In FIG. 3 there are two primary display areas, the main image viewing area 31 and the CAD/Image selection area 32. In area 31 the image or images being displayed are shown while area 32 allows one to select and manipulate the image or images displayed in area 31. The patient information area 33 displays information about the patient whose image or images are being displayed. The CAD information area 34 indicates computer-aided diagnosis information, such as whether the image is abnormal and contains an area suspected of being cancerous. The menu bar 35 provides tools to manipulate the images as well as information displayed in the other areas, while control area 36 allows the user to modify the image viewing characteristics as well as other tasks such as selecting a new patient.
The main image viewing area 31 is where the user can inspect a patient's original image or a subtraction set in detail. Images are presented on the system with original image density mapped to screen brightness. The way the system does this is dependent upon the current windowing values (selected by the user via appearance circuit 23) which are brightness and contrast settings. The user can adjust the brightness and contrast. As an example, this can be performed by either moving a mouse over the image(s) with a mouse button pressed down, or by selecting Windowing from the Control menu in the menu bar (not shown). In this embodiment, the contrast and brightness affect every image on the screen, including the miniature versions in the buttons.
Each image in the system has identification information. In this embodiment a day number is assigned to every original image. This is a unique number given to an examination, and is closely related to the date. To aid the user, the day number is shown near the bottom of all displayed images in main area 31 (FIG. 16).
The system allows the user to magnify part of the displayed image(s) and annotation using a semi-continuous zoom feature. It is selected from control area 36 as a Zoom button or as the Zoom option in the Magnify menu (not shown). The zoom feature is disabled either by pressing the Zoom button again or choosing the None option in the Magnify menu.
When zoom is enabled, the appearance circuit 23 generates a magnify area 40 inside the image displayed in area 31, showing the image and annotation at larger size, as shown in FIG. 4. The magnify area is generated using subsampling or pixel replicating as necessary. The user can move the magnify square, for example, with the left mouse button. The zoom factor can be increased or decreased, for example, by pressing the right mouse button and moving the mouse. The feedback to the user is almost immediate.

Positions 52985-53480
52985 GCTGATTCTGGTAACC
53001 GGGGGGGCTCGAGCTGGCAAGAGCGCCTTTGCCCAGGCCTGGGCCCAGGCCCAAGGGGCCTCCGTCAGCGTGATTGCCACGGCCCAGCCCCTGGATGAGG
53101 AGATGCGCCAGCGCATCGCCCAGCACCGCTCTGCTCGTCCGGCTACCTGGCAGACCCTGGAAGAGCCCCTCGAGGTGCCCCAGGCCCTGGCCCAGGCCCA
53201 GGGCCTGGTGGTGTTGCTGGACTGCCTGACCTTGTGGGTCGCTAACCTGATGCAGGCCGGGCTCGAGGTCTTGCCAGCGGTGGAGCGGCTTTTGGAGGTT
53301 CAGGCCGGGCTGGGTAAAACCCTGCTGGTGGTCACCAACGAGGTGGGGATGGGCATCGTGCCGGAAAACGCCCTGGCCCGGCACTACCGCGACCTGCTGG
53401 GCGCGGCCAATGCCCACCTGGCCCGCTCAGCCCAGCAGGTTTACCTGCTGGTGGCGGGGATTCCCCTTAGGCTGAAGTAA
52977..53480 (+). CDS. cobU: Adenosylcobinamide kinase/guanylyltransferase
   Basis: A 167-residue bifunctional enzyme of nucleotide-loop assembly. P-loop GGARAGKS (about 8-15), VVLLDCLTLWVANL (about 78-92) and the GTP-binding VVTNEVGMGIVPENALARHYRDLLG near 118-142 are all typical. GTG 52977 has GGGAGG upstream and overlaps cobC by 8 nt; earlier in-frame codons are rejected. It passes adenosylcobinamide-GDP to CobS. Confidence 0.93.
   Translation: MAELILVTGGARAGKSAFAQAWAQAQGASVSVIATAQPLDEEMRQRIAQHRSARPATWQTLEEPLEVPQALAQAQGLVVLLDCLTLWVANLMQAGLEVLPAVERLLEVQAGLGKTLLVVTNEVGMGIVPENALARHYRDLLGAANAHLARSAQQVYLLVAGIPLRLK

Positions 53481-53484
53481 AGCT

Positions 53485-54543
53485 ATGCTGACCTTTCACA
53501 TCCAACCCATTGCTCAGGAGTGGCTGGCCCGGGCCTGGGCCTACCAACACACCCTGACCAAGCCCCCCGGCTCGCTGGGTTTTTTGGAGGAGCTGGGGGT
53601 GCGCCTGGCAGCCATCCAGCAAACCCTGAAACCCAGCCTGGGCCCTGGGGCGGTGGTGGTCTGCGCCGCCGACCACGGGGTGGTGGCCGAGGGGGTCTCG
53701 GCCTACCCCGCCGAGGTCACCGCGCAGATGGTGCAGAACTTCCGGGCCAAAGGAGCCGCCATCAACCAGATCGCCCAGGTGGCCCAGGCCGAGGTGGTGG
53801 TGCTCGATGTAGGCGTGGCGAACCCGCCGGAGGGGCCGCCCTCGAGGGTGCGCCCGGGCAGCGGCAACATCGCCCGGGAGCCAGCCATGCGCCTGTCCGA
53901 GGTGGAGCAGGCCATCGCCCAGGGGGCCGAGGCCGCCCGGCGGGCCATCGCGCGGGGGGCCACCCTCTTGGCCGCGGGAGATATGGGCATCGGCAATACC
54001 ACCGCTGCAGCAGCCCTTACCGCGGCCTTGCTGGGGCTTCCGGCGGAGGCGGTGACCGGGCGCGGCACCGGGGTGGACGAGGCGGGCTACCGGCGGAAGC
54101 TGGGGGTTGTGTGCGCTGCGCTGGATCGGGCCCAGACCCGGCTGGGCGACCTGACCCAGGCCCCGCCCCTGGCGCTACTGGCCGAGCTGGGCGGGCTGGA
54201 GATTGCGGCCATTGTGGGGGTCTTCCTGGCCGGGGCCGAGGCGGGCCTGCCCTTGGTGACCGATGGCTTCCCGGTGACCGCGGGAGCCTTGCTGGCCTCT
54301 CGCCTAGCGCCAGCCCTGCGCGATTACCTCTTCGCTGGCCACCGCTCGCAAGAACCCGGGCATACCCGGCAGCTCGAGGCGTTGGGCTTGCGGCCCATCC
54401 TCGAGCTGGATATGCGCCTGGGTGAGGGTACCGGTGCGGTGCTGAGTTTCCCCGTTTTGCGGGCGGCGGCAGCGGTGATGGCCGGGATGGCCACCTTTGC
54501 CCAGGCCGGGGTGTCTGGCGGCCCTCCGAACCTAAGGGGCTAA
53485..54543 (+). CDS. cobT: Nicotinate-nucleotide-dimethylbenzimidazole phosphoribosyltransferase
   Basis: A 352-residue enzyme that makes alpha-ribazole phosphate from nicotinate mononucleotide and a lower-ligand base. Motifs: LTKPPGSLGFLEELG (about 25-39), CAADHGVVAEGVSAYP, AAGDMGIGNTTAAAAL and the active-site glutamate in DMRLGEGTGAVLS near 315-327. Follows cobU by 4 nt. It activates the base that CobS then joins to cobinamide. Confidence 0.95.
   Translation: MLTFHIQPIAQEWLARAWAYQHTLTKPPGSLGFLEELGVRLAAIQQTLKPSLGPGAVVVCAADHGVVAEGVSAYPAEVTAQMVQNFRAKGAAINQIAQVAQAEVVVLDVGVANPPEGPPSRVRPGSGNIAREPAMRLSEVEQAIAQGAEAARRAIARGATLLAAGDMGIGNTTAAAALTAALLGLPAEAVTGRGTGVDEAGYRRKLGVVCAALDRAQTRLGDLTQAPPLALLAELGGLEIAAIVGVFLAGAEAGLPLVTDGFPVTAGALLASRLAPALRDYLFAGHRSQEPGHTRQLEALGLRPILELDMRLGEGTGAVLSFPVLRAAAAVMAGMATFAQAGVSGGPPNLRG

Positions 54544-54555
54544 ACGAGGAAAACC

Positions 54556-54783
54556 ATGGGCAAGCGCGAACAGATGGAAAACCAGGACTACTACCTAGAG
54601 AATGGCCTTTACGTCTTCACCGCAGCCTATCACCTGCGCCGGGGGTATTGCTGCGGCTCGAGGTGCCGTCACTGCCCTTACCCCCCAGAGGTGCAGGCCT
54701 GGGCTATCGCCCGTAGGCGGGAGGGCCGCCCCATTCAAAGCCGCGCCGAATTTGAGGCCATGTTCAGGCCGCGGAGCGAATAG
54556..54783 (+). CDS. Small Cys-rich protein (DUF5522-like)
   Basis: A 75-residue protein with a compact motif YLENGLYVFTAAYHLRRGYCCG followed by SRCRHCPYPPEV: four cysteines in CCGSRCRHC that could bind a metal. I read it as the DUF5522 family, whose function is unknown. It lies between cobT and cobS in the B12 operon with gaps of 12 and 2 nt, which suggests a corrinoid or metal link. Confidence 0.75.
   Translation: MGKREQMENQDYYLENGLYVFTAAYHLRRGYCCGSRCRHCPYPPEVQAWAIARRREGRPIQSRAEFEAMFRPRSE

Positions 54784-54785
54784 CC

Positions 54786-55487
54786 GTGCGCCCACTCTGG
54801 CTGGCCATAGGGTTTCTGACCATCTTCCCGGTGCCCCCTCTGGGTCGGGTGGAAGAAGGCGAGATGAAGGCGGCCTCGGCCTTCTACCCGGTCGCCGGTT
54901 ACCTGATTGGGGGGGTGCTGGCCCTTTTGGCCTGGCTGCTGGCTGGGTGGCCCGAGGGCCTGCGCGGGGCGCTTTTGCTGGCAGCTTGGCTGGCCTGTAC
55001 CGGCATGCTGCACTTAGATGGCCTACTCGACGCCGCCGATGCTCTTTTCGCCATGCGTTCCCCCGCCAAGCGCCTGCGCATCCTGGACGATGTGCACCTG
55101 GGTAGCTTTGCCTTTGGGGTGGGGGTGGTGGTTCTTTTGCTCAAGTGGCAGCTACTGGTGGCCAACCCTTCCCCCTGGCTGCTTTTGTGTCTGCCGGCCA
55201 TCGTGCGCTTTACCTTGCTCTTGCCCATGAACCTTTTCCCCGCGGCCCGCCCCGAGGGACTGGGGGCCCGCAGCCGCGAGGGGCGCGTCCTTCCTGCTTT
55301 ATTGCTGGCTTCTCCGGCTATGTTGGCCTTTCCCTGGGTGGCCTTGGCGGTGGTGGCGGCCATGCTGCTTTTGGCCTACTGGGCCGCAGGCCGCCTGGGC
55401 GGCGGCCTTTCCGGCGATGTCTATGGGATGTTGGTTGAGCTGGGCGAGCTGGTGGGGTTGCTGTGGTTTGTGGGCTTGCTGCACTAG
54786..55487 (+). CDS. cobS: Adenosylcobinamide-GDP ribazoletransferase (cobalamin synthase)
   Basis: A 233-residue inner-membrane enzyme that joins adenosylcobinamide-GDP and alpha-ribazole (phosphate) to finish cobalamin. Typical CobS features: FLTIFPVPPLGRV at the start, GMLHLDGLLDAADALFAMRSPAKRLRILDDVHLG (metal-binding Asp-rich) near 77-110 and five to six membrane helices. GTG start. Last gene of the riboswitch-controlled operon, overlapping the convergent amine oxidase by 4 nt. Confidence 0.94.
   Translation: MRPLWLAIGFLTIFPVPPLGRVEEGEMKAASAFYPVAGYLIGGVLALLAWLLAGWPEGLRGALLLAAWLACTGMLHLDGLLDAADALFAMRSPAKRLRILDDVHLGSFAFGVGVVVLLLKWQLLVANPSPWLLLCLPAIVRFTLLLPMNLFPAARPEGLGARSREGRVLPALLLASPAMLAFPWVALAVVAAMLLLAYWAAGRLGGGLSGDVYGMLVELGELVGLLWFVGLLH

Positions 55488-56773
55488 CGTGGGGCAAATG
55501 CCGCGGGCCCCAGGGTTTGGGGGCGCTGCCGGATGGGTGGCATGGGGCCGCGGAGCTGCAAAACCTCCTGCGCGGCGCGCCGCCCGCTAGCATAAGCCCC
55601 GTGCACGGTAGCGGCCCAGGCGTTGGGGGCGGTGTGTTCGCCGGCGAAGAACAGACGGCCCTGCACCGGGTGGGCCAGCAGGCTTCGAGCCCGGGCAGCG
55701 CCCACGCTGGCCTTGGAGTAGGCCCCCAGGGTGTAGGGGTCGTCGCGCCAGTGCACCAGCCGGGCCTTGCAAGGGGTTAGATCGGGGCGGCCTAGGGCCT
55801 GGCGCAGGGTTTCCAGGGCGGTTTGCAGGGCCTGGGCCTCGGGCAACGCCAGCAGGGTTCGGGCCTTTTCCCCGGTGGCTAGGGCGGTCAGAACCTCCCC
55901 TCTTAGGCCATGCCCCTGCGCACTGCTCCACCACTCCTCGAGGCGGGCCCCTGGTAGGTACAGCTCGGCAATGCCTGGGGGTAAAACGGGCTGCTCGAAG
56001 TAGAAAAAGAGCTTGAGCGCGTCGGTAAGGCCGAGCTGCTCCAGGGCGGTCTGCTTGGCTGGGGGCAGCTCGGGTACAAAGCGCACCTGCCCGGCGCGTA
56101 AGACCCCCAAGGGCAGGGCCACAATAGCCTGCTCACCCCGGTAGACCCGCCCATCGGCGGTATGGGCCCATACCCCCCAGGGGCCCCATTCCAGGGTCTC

The proportion of zoom square size in relation to the image size can also be adjusted. In the system this is accomplished by moving the Zoom Size slider (FIG. 16) in the control area 36. As the user moves the slider to the left, the zoom square gets smaller; as the slider is moved to the right, the zoom square grows. When the slider is moved all the way to the right, the entire image display area effectively becomes a large zoom square.
In area 32 the system creates buttons having miniature images. An image and the associated CAD results are displayed. In the embodiment these are displayed in left-to-right fashion but other arrangements are possible. To view the CAD results for an image, for example, lung nodule detection, the user either presses the Nodule button next to the image of interest in CAD/Image selection area 32 or chooses the Nodule option in the Results menu (not shown).
An example of the resulting main image viewing area 31 is shown in FIG. 5. The image is displayed with arrows 50 indicating suspicious areas. As shown in FIG. 16, the CAD information area 34 indicates whether the results are normal (no nodules present) or abnormal (one or more nodules present). The number of nodules detected is also displayed.
To view the results of interstitial infiltrate detection for a patient's image, the user either presses the interstitial button next to the image of interest in the CAD/Image selection area 32 or chooses the Interstitial option in the Results menu (not shown). An example of interstitial infiltrate CAD display is shown in FIG. 6. Markers 60 are placed over suspicious regions of interest in the image. Circles indicate nodular infiltrate regions, squares indicate reticular infiltrate regions, and triangles indicate reticulonodular infiltrate regions. A legend defining the shapes appears in the CAD information area 34 (FIG. 17).
A message is placed in the CAD Information area 34 based upon predetermined criteria. For example, if more than onequarter of the regions of interest are abnormal, the results for the image are considered abnormal; otherwise, the results are considered normal.
To view the results of heart size detection for an image, the user either presses the Heart Size button next to the image of interest in the CAD/Image selection area 32 or chooses the Heart Size option in the Results menu (not shown). An example of heart size display is shown in FIG. 7. The image can be marked in different ways. For example, the detected heart outline can be shown on the image. Two vertical bars 70 can indicate the edges of the thorax. Two additional vertical bars 71 can indicate the positions at the extreme edges of the heart where the heart size detection routine measured the cardiothoracic ratio. The measured cardiothoracic ratio is placed in the CAD information area 34.